Join Date: Nov 2017
Location: South west Ga. / mid west Tenn.
Posts: 67
Year: 2000
Coachwork: Blue Bird
Chassis: AARE
Engine: 8.3L / MD3060R
Rated Cap: 46
Box = stong

Quote:
Originally Posted by Lee Savoy View Post
I did a search and couldn't find this discussed, so if this is in the wrong place, moderators, please let me know.

I am gathering all my tools and material for our roof raise. We are keeping the original bus windows and I'm planning on making the frame cuts below the windows. We are planning a 15" roof raise and I'd like to make a 24" wide piece of sheet metal work so that each sheet yields two pieces. Based on my math and Sketchup model, that will only allow me to offset my frame cuts by about 3".

I know a lot of people recommend offsetting the vertical frame cuts so that you don't have a "fault line", but the more I look at it the more my brain says with 15" between the cuts, the offset just doesn't matter. What do you guys think? Is 3" offset for the cuts enough? Is it even required?

I'll be using 1 1/4" square tube in the hat channel with 3/4" 90* angle iron to form my fill in pieces and running the square tube 12 1/2" past the cut top and bottom (1 1/4" x 40" long square tube).

So what do you guys think? Should I come up with a different plan?
The offset doesn't concern me as much as the loss of the interior sheet metal. Having the interior metal close in each section between all the ribs, creating a box makes the walls much stronger.

I think I am going to try and use the thin tubing from the seat frames to put gussets between all the ribs, essentially creating a truss. (if they're long enough)

Possibly even add a six or 8 inch strip of sheet metal on the inside, directly below the window. Similar to the factory strip along the bottom.
cntryby is offline   Reply With Quote
Old 03-13-2021, 12:42 PM   #18
Skoolie
 
Join Date: Jul 2018
Location: Olathe, Kansas
Posts: 217
Year: 1990
Coachwork: Crown
Chassis: Supercoach
Engine: 6-71TA
Rated Cap: 90
Quote:
Originally Posted by Lee Savoy View Post
Right! I'm going to put a reminder in a couple of places on the dash about my exact height once we finish the bus to hopefully help me pay attention to things like that.

There is a RR bridge just like the one in the video just down the street from us that is around 11'6. We have witnessed Trucks get stuck under that Bridge. We did a 16" raise on our Crown and avoid going down that street. We plan to use an app like TruckBook, TruckMap, Waze etc. to avoid low Bridges.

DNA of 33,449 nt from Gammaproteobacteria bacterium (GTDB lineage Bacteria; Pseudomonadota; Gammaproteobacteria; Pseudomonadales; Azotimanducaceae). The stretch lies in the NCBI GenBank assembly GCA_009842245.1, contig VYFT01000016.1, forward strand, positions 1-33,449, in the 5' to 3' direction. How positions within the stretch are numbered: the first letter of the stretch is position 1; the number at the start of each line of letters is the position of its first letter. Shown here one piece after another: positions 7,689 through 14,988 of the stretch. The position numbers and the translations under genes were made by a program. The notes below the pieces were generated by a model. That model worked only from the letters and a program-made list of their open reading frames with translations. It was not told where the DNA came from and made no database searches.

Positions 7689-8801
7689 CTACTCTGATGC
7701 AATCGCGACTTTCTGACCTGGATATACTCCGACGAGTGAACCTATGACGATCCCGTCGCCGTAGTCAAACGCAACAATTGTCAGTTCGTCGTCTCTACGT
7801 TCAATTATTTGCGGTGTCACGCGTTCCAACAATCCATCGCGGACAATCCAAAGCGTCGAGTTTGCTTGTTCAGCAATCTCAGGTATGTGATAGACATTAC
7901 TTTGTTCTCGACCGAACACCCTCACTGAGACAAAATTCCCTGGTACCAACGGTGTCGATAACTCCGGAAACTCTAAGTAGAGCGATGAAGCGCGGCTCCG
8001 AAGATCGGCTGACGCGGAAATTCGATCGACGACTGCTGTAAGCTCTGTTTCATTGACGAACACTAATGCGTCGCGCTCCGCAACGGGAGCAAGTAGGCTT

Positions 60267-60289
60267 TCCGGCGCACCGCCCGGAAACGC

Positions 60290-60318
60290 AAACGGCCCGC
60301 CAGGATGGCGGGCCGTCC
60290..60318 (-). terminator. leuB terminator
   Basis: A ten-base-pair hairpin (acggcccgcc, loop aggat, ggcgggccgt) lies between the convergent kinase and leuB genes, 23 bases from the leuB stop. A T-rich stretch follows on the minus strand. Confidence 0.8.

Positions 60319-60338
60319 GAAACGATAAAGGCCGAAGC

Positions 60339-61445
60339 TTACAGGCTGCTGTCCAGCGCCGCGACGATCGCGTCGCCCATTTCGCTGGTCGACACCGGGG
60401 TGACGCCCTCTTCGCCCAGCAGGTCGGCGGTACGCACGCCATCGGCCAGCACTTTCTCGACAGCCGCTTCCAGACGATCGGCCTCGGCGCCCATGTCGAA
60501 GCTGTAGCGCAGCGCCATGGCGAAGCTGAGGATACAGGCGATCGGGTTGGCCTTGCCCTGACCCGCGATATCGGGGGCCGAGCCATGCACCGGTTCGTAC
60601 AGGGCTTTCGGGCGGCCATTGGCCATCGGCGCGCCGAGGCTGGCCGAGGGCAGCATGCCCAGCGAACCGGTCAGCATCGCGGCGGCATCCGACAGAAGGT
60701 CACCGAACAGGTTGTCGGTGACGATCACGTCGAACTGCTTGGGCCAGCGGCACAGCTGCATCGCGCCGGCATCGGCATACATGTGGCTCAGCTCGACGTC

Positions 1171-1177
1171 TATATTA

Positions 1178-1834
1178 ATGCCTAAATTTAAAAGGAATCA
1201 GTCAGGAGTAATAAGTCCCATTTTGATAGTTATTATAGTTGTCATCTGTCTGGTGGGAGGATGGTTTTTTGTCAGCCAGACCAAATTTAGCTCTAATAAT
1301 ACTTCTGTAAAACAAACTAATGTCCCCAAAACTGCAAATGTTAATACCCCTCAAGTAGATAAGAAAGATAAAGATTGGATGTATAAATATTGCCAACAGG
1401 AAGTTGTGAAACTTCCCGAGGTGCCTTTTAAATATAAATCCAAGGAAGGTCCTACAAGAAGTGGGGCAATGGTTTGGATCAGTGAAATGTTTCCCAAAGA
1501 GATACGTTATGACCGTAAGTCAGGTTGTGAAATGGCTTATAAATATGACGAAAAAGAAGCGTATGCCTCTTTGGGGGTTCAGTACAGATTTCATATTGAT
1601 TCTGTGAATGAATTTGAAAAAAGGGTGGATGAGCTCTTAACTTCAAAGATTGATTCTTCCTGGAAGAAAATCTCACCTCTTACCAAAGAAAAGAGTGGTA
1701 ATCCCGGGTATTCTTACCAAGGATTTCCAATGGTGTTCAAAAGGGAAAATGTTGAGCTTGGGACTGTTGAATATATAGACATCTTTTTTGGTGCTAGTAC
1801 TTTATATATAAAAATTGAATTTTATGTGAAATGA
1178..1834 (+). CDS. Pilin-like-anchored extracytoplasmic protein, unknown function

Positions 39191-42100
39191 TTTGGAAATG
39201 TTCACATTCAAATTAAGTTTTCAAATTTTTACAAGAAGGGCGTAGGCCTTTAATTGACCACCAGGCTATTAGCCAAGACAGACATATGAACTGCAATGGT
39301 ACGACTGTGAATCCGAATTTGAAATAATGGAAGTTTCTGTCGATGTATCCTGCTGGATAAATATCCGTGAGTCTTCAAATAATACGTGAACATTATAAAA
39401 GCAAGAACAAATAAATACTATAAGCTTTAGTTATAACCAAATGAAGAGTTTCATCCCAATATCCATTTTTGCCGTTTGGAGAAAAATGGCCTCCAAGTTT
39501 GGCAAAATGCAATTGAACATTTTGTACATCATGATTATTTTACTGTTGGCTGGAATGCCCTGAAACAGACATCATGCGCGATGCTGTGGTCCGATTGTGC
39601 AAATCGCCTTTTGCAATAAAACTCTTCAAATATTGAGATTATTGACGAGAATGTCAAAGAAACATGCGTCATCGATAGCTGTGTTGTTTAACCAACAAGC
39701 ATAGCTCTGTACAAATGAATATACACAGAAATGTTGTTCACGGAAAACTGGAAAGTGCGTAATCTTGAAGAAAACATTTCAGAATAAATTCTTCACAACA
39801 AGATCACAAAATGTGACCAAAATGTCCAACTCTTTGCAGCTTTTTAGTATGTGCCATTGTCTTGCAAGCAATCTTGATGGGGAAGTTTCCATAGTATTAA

GWRider is offline   Reply With Quote
Old 03-13-2021, 12:57 PM   #19
Bus Geek
 
musigenesis's Avatar
 
Join Date: Jan 2019
Location: Philadelphia
Posts: 5,009
Year: 2003
Coachwork: International
Chassis: CE 300
Engine: DT466e
Rated Cap: 65C-43A
Quote:
Originally Posted by GWRider View Post
There is a RR bridge just like the one in the video just down the street from us that is around 11'6. We have witnessed Trucks get stuck under that Bridge. We did a 16" raise on our Crown and avoid going down that street. We plan to use an app like TruckBook, TruckMap, Waze etc. to avoid low Bridges.
Just yesterday I was about to take a right turn down a road I never go on for some variety in my drive back to my parking spot, but noticed a sign that said "no trucks above 10' 8". I'm at 10' 3" but I didn't feel like having that particular cheek-clenching experience right then (especially because I've only eyeballed the height of my new Maxxair vent fan). A lot of the roads around where I live date to the late 1600s and early 1700s and apparently they didn't have Youtube back then to shame the stonemasons into making their bridge arches bigger.
__________________
Rusty 87 build thread
musigenesis is online now   Reply With Quote
Old 03-13-2021, 01:57 PM   #20
Skoolie
 
Join Date: Jul 2018
Location: Olathe, Kansas
Posts: 217
Year: 1990
Coachwork: Crown
Chassis: Supercoach
Engine: 6-71TA
Rated Cap: 90
Quote:
Originally Posted by musigenesis View Post
Just yesterday I was about to take a right turn down a road I never go on for some variety in my drive back to my parking spot, but noticed a sign that said "no trucks above 10' 8". I'm at 10' 3" but I didn't feel like having that particular cheek-clenching experience right then (especially because I've only eyeballed the height of my new Maxxair vent fan). A lot of the roads around where I live date to the late 1600s and early 1700s and apparently they didn't have Youtube back then to shame the stonemasons into making their bridge arches bigger.

It appears there needs to be more of these
Attached Images
File Type: jpg Low Bridge Sign.jpg (19.1 KB, 2 views)
GWRider is offline   Reply With Quote
Reply

Thread Tools
Display Modes

Posting Rules
You may not post new threads
You may not post replies
You may not post attachments
You may not edit your posts

BB code is On
Smilies are On
[IMG] code is On
HTML code is Off
Trackbacks are Off
Pingbacks are Off
Refbacks are Off


» Featured Campgrounds

Reviews provided by

Powered by vBadvanced CMPS v3.2.3

All times are GMT -5. The time now is 10:21 AM.


Powered by vBulletin® Version 3.8.8 Beta 4
Copyright ©2000 - 2021, vBulletin Solutions, Inc.
×